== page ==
Tuesday’s defeat to Croatia and the subsequent end of Scotland’s Euro 2020 journey has shaken the hopeful nation this week. To commemorate the historic return to the world’s football stage, we are celebrating the fans whose unwavering support got the team this far.

Unsurprisingly, football is the most popular sport in Scotland, so much so, that it is considered to be part of our culture itself. What you may not know is that, even though the key football demographic is diversifying, women still only take up 8% of the Scottish football audience, according to a 2017 SFSA (Scottish Football Supporters Association ) report.

Source: SFSA Women in Football Research Report 2018/19

Because it is still rare to see a woman cheering in stadiums or pubs full of men, outsiders are often bewildered why and how women start to show an interest in football. The answer usually is the same way anyone would, through their parents or peers, maybe even their children.

Grace from Edinburgh was a mini-footballer before she was a fan, thanks to her friends who all came together to play. Abbie from Aberdeen has also been playing since she was only 9-years-old and Anna’s first memory of attending a game was at age 5.

Similarly, Mary from Glasgow grew up in a mildly football crazy family but it wasn’t until she had her own children that her love for the sport was reignited. “My eldest son was interested in football from a very young age. He religiously watched Match of the Day every Saturday night and knew all the players. About 14 years ago, we got him a season ticket to Celtic Park and I used to take him. Then, slowly, I got more and more involved”, she laughs.

Mary at Celtic Park with her son

Every member of the Tartan Army, regardless of gender, age, location shares the love for the game. This year has been no short of excitement as Scotland qualified for Euro 2020 after missing every major tournament for 23 years. For many, this was the first time seeing their team playing at this level.

Abbie says she was overwhelmed by the accomplishment. “I have followed the national team for a very long time and I have never experienced a moment like that. It was done in such a dramatic fashion with it being down to the very last penalty save by David Marshall.” 

Abbie with one of her trophies

All the way in Edinburgh, Anna had a similar reaction. “The first feeling after the penalty save was disbelief. After Serbia had equalised I’d all but accepted that this would be another occasion of nearly, but not quite. The shock quickly turned to pure joy!”

Abbie, Anna, Grace and Mary have all been religiously watching every Scotland game leaving workplaces early, organising sweepstakes, attending the Fan Zone in Glasgow and even live games at Hampden. Their passion is unquestionable, and reassuringly, it has rarely been questioned.

“Overall, I think the football community is more accepting of female fans now than it ever has been”, Anna smiles. “However, that hasn’t prevented isolated incidents or problems. A couple of years ago, I went on a trip to Belgium with my partner and multiple people told him he was “lucky to be able to drag me to this”. It was pretty insulting given that the trip was my idea and I had planned it and was the one with away game experience.”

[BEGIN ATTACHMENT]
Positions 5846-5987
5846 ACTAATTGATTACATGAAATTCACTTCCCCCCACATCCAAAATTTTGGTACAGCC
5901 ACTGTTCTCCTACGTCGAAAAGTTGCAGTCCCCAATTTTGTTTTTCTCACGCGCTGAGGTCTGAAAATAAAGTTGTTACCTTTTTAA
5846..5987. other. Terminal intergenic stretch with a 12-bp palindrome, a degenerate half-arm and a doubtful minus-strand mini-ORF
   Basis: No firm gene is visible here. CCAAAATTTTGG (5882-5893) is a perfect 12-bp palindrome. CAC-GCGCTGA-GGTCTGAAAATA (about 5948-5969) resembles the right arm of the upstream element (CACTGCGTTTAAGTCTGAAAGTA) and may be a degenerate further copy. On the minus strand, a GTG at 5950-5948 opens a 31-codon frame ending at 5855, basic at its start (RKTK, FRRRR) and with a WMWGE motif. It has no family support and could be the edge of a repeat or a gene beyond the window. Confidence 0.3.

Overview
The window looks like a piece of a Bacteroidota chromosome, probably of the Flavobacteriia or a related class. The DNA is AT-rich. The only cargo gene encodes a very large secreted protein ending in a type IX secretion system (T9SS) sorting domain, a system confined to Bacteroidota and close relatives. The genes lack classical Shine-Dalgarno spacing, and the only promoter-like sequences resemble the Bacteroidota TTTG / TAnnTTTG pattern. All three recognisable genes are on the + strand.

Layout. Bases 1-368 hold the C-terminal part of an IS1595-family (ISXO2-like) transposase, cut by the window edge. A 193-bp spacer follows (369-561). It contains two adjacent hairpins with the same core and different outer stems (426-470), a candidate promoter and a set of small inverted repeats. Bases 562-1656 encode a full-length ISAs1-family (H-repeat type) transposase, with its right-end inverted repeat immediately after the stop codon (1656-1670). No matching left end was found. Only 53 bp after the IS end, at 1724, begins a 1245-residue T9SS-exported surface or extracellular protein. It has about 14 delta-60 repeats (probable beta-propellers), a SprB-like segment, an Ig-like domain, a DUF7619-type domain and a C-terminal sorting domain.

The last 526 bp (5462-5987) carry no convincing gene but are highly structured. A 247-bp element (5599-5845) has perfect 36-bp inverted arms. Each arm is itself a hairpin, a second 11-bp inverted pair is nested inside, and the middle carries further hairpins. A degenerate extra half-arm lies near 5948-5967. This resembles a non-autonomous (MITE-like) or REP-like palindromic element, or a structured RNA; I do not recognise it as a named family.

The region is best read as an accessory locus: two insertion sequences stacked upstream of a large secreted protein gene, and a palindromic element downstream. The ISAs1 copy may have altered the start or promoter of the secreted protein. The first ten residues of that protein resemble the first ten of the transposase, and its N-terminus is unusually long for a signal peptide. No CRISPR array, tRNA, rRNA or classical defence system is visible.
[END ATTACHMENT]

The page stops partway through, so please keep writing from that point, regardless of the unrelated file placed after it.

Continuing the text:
Anna in Nice at the Women’s World Cup in 2019 for Scotland v England

“Occasionally”, Abbie admits, she has heard a few comments growing up but she experiences way more positive change. “I do freelance work for a few Scottish clubs and they are always really inclusive to women so it’s definitely getting better. But seeing comments made online about the female pundits like Alex Scott makes me think we still have a long way to go.”

“I have never heard or felt anything negative”, Mary points out. “In my experience, there are more and more women enjoying football. Where I sit in Celtic Park, with my season ticket, there is a woman next to me with her son and there is another woman a little behind me, we are all there having a great time and I have never felt unsafe.”

The SFSA report confirms these experiences, explaining that the number of women in the stands is growing, due to a changing family dynamic, improved behaviour at games and safer and better-equipped stadiums amongst other reasons. This being said, it is important to acknowledge and combat harmful stereotypes like “you can’t be good at football, you’re a girl”, “you don’t even understand the game” or “you’re not a real fan”. Abuse, especially online, is still prominent towards women who enjoy or play football and campaigns like #HerGameToo work to promote equality.

Now that Scotland’s exit has cut the summer of Euro 2020 short, the fans, regardless of gender, are all feeling the same way. “The word to sum up my feeling is gutted”, Grace admits. “I always knew it would be tough but when the reality hits it’s just gutting. It doesn’t take any value away from the experience though.”

Grace in from of Hampden before Scotland v Croatia

“I’m gutted that we went out”, Anna says. “But I am buoyed knowing that most of this squad still have more tournaments to play and hopefully it isn’t another 23 years until the next one.” Whenever the next opportunity to wave the saltire flag may be, these dedicated supporters will be there, proudly, proving to everyone that yes, sir, they can boogie.

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